Divorce and Money

Divorce and Money

If you’re in the process of getting a divorce, money issues are likely to be a key point of discussion. Whether you’re the spouse of a billionaire or part of a working class couple trying to divide up the bills, money is contentious.

That’s the central point of my latest book, The New Love Deal co-written with famed Chicago divorce attorney Gemma Allen, and Judge Michele Lowrance who spent 20 years handling domestic relations cases in divorce court and is now a divorce mediator.

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Even after a divorce or separation, you could face money problems stemming from your relationship unless your deal covers these issues — ranging from intertwined debt obligations (a mortgage, credit card balances) to future support and property division. Always listen to your legal counsel as to the laws that apply to your situation in your state of residence.

1. Tax consequences: A division of property as part of a divorce is generally not taxable to either party. But if instead of dividing marital property one spouse agrees to accept monthly maintenance (alimony), that income will be taxed as ordinary income — and deductible to the paying spouse. And the spouse that receives these maintenance checks must make a quarterly estimated federal and state tax payment. Plan accordingly.

2. Children: Child support payments do not create tax consequences, except for the question of who will claim children as dependents on their tax return. However, financial decisions for children can create long-term problems. There is typically an agreement about who will fund college costs. But when the time comes, that parent may have a new family and new responsibilities. Consider setting up a 529 college savings plan (www.savingforcollege.com) to fund that future promise now — or at least on a regular basis so that when the time comes, the money is there.

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3. Life insurance: Many divorce agreements are accompanied by life insurance to fund future promises of payments. The spouse who is receiving the death benefit should be both the owner and the beneficiary of this policy on the life of the ex-spouse, who is making the the premium payments. Otherwise, there is nothing to keep an angry ex from changing the beneficiary on a policy that he/she owns!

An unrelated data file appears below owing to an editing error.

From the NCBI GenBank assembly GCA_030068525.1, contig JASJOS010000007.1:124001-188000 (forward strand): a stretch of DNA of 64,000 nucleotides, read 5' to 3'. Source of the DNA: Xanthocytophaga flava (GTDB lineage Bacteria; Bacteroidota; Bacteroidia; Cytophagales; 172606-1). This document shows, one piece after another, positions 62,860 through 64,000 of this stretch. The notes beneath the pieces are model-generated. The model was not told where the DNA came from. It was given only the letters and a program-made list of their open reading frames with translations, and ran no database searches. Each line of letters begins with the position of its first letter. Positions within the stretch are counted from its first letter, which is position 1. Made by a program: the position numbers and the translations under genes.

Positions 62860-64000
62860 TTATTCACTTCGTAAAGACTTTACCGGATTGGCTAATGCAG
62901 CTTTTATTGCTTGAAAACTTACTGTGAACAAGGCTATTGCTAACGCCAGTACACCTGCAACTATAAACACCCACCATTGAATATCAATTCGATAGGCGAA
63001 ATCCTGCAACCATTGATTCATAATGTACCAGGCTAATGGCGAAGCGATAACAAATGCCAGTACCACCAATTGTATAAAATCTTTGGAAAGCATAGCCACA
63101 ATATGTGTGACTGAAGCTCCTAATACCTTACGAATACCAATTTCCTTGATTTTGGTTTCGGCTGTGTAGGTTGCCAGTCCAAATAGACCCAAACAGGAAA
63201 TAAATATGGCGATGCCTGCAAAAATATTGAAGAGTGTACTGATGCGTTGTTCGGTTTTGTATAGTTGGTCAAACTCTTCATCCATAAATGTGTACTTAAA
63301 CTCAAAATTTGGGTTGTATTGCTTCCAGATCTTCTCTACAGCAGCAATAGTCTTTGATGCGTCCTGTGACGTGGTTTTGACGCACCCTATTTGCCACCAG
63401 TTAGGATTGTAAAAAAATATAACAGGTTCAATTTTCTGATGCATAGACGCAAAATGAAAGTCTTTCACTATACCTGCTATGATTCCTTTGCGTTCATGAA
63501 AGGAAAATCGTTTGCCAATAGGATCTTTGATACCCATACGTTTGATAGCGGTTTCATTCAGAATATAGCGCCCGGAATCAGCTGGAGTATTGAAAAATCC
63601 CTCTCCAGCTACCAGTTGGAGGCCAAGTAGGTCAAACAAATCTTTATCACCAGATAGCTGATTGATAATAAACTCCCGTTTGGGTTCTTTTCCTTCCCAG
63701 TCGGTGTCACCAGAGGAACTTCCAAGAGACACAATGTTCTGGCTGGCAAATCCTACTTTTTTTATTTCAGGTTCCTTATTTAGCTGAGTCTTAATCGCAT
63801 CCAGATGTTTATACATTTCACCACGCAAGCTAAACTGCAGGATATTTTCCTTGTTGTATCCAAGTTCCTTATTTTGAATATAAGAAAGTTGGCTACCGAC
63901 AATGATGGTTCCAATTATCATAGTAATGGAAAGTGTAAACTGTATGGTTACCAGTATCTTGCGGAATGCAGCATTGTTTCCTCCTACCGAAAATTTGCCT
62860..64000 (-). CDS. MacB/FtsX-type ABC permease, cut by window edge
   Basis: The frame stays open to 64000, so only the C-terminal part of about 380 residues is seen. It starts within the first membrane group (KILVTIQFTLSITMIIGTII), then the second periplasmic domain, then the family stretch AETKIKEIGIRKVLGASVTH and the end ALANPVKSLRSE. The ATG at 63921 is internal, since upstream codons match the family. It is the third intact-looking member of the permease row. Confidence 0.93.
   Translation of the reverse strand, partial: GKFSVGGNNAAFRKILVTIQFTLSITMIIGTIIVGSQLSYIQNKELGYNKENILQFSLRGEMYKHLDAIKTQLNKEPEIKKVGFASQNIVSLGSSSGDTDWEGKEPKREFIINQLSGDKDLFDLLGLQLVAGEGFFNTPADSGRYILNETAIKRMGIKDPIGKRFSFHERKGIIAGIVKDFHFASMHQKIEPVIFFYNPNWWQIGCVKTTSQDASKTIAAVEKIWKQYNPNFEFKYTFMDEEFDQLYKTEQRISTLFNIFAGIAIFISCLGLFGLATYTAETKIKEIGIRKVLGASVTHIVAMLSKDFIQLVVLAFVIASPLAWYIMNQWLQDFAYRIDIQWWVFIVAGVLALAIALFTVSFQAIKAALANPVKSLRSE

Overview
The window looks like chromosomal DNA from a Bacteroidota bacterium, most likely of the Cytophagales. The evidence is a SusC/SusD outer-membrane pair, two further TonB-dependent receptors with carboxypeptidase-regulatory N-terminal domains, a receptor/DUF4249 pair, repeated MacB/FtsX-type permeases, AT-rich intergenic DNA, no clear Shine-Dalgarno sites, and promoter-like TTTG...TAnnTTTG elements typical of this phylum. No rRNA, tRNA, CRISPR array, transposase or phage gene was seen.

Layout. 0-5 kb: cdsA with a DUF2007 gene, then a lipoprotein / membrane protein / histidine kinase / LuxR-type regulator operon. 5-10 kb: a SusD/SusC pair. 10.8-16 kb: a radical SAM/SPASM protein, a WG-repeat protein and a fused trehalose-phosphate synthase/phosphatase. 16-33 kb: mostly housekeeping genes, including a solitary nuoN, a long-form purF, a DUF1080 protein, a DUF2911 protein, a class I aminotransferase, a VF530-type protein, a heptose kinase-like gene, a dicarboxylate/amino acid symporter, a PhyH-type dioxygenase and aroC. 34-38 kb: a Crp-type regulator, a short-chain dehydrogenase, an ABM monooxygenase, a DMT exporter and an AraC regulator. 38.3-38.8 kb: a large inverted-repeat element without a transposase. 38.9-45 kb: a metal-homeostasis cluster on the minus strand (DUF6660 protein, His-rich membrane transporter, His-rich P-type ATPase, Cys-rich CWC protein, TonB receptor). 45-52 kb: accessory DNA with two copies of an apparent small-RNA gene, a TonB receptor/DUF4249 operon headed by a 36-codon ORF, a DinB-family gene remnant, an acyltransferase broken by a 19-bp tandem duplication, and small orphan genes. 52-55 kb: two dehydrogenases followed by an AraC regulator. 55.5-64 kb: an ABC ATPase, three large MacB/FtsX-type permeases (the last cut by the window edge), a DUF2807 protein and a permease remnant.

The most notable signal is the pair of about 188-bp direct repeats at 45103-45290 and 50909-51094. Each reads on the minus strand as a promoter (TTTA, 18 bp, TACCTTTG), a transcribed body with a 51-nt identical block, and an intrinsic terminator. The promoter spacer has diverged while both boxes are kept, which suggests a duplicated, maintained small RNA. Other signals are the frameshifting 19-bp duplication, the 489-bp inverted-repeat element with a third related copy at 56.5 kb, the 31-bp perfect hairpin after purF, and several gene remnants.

4. Retirement plans: Couples may have their own individual retirement plans — or they may be relying on the plan of the highest-earning spouse with the best benefits, such as a company match. When divorce comes along, the assets in the various plans might require “balancing” — even though they remain the property of the individual. If the court is going to award one spouse a portion of the other’s retirement plan, you’ll want to have a qualified domestic relations order, or QDRO, entered and presented to the plan sponsor, ensuring your rights. (Note: not all plan sponsors will accept this type of order, so make sure before you agree to this division as a portion of your deal.)

Also, remember to change the beneficiary on your own retirement plan — unless you want your ex to receive the money in case of your untimely death.

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5. A new estate plan: Once you’re divorced you should immediately create a new estate plan — a will or revocable living trust, a healthcare power of attorney, and a living will (“pull the plug”) designee. The court will have ultimate jurisdiction over the guardianship of your children — but in a contested situation the court will take your written wishes into consideration. Your divorce attorney should recommend an estate planning attorney. Do it without delay.

It isn’t easy getting divorced — except for the relatively few who don’t argue over anything. But those people mostly stay married! When the divorce is over, you’ll need to rebuild your own financial life, so it’s wise to consider this as part of your divorce documentation. And that’s The Savage Truth.

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